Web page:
Not only in our formal gatherings on Sunday, but what an encouragement to see the life of our church extend beyond our Sunday Service. From engaging in Q&A in our brief Bible studies that I’ve affectionately called “Three Pastors Walk into a Bar” to the song leaders in our church giving of their time and energy to encourage the church through InstaLive praise sessions in the middle of the week to encourage our congregation through some of the darkest months of the pandemic, I’m proud to be part of this community. And no reflection on our church community this year would be complete without mentioning the daily — yes, daily — video posts by one member of our community to lighten the mood and bring joy to our lives through reviews of garden tools, tours of semi-empty public spaces, Billy on the Street-esque encounters with people on the street, live drive-bys to see holiday home decorations, and oh so much more! You know who you are. You’ve left a mark on my memories of this year.

I’m also grateful for how the Spirit has been doing this very same work in our community groups (CGs). Our CG Leaders really stuck it out in keeping our church community connected and together. I’m am so grateful for their commitment to gathering and meeting (virtually!) when the shock of Zoom fatigue was high for all of us. Our community groups also engaged in some difficult conversations — many of which we are still processing and working through now. Different stories and histories on race. Different perspectives on politics and policy. Conversation topics which have divided our public spaces and threatened to divide us in our church community. I believe it was the grace of God and the presence and power of the Spirit that enabled us to weather the many difficult storms together, bearing with one another in love. One of our CG leaders shared with me that it was their grounding in Christ and the established love and fellowship between their group members that gave their group the confidence to engage in divisive topics and in so doing stretch and build one another in love and compassion. We’re far from perfection on this, but this year has taught me that the people of our church are not one homogenous block. We don’t always see eye to eye. But God has called us his own and our striving for unity in diversity is a testament to his Spirit at work in us. He’s working still and we depend on him still.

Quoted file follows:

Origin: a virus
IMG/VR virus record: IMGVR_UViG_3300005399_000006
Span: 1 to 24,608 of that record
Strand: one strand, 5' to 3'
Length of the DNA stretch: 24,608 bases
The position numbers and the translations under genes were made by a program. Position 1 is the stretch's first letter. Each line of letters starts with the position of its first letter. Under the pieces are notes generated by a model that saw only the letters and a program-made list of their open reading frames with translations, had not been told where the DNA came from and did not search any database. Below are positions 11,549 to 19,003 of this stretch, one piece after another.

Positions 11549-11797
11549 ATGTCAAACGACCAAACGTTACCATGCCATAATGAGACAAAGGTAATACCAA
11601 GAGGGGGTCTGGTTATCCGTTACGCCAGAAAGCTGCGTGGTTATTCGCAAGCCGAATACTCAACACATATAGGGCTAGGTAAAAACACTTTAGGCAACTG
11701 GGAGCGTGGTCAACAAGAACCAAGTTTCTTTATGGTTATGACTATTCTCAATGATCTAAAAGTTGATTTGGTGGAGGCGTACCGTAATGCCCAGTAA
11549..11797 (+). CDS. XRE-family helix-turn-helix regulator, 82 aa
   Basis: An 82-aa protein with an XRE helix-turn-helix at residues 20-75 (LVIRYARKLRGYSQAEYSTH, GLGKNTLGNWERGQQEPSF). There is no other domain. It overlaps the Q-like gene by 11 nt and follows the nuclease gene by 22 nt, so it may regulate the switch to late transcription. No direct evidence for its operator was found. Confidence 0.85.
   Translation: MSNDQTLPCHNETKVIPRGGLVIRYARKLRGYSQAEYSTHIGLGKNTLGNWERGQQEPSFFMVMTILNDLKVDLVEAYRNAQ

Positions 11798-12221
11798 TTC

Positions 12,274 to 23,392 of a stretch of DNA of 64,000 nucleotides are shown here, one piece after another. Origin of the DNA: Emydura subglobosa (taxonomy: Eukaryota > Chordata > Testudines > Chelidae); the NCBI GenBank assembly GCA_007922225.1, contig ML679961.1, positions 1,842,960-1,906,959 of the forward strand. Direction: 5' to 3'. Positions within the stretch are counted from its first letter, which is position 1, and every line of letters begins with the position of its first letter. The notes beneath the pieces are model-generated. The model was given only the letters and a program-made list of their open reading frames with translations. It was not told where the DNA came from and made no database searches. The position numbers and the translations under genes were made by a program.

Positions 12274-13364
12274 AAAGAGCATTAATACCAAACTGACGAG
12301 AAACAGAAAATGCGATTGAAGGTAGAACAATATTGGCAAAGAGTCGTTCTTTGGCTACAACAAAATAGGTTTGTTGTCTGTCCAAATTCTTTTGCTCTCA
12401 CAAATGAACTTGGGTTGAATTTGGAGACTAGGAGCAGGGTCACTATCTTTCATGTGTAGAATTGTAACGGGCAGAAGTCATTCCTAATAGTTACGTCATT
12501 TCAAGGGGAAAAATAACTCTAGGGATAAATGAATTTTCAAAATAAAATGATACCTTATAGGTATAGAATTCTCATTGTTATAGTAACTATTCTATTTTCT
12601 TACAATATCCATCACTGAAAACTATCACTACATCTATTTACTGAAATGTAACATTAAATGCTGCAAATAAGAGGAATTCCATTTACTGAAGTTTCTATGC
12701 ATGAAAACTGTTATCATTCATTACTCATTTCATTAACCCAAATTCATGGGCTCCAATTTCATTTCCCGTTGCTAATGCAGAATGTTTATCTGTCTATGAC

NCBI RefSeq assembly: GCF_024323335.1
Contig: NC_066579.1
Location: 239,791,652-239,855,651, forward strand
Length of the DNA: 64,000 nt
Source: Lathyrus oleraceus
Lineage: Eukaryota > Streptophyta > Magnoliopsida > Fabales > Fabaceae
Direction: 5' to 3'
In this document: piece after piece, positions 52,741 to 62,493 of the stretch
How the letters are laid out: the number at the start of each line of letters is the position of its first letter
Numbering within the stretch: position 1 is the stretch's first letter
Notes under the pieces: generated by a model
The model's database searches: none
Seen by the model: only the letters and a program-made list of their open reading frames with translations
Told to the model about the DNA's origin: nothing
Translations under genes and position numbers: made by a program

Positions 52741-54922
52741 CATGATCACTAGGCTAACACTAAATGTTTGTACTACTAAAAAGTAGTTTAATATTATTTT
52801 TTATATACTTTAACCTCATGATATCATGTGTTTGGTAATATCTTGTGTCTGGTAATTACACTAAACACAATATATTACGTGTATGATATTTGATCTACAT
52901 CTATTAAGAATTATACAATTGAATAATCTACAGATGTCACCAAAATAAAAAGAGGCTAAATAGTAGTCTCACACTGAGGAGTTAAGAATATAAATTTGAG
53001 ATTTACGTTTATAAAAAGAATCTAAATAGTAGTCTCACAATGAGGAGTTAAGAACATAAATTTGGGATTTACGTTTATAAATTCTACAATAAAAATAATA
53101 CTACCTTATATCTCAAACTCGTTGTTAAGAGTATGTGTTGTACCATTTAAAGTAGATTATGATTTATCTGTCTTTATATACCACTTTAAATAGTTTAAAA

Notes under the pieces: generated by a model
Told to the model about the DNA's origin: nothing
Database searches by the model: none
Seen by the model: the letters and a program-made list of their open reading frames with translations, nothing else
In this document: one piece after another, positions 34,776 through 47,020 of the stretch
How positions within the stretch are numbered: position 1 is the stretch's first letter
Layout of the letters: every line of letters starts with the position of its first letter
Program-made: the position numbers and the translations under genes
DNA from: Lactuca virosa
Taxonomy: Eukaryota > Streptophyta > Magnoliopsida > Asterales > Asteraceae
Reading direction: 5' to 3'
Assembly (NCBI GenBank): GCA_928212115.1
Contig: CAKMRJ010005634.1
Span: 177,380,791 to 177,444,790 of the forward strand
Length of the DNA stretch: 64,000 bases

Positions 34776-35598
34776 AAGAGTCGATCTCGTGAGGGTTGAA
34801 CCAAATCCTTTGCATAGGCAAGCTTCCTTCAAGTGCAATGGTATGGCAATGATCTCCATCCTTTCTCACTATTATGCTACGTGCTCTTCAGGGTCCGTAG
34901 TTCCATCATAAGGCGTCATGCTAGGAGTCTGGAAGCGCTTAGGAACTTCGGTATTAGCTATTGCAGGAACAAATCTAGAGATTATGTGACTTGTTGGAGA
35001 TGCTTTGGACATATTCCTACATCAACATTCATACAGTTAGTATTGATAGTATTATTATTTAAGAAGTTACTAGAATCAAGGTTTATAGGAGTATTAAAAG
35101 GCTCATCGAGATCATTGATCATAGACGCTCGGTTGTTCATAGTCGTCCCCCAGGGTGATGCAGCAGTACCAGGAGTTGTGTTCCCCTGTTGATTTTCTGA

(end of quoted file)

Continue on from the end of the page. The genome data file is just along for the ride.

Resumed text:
Advent Hope

Because of our need of him was more strongly accented this year, the season of Advent took on a different tone. There was a need that we acknowledged not only in our minds — with our theology — and not only with our eyes — in all the corruption we could see around us — but a desperation that we could collectively feel in our gut. Our world is broken. We are broken. And we need a savior. Our theme for Christmas as we closed out the year together was “What does Emmanuel, ‘God with us,’ mean to you this year?” And the response from the church, testifying to God’s presence with us through this year, affirmed God’s promise: that he will never leave us nor forsake us. Various members of our church submitted testimony and videos. Bakers making cookies for our covid-19-adapted cookie swap. Artists sent in beautiful expressions of longing and hope. Musicians and readers lent their voices to retell the story of the birth of Christ through scripture and song. In many ways, our Christmas Eve Service was our culminating testimony of God’s steadfast love and faithfulness to us when everything else in the world seemed uncertain.

This year has affirmed to us that God is ever with us most tangibly through the gift of his body, the church. This past year has forced us to slow down and see one another more fully, not for our gifts or talents, nor for the goods we can produce, but because God has bound us together in love through his Son. It is my hope that as we move forward together in 2021, we will cherish one another more and that this practiced gospel love will spread will be our testimony to the world that the Spirit indeed dwells with us.

Because of Christ, let us look forward with hope.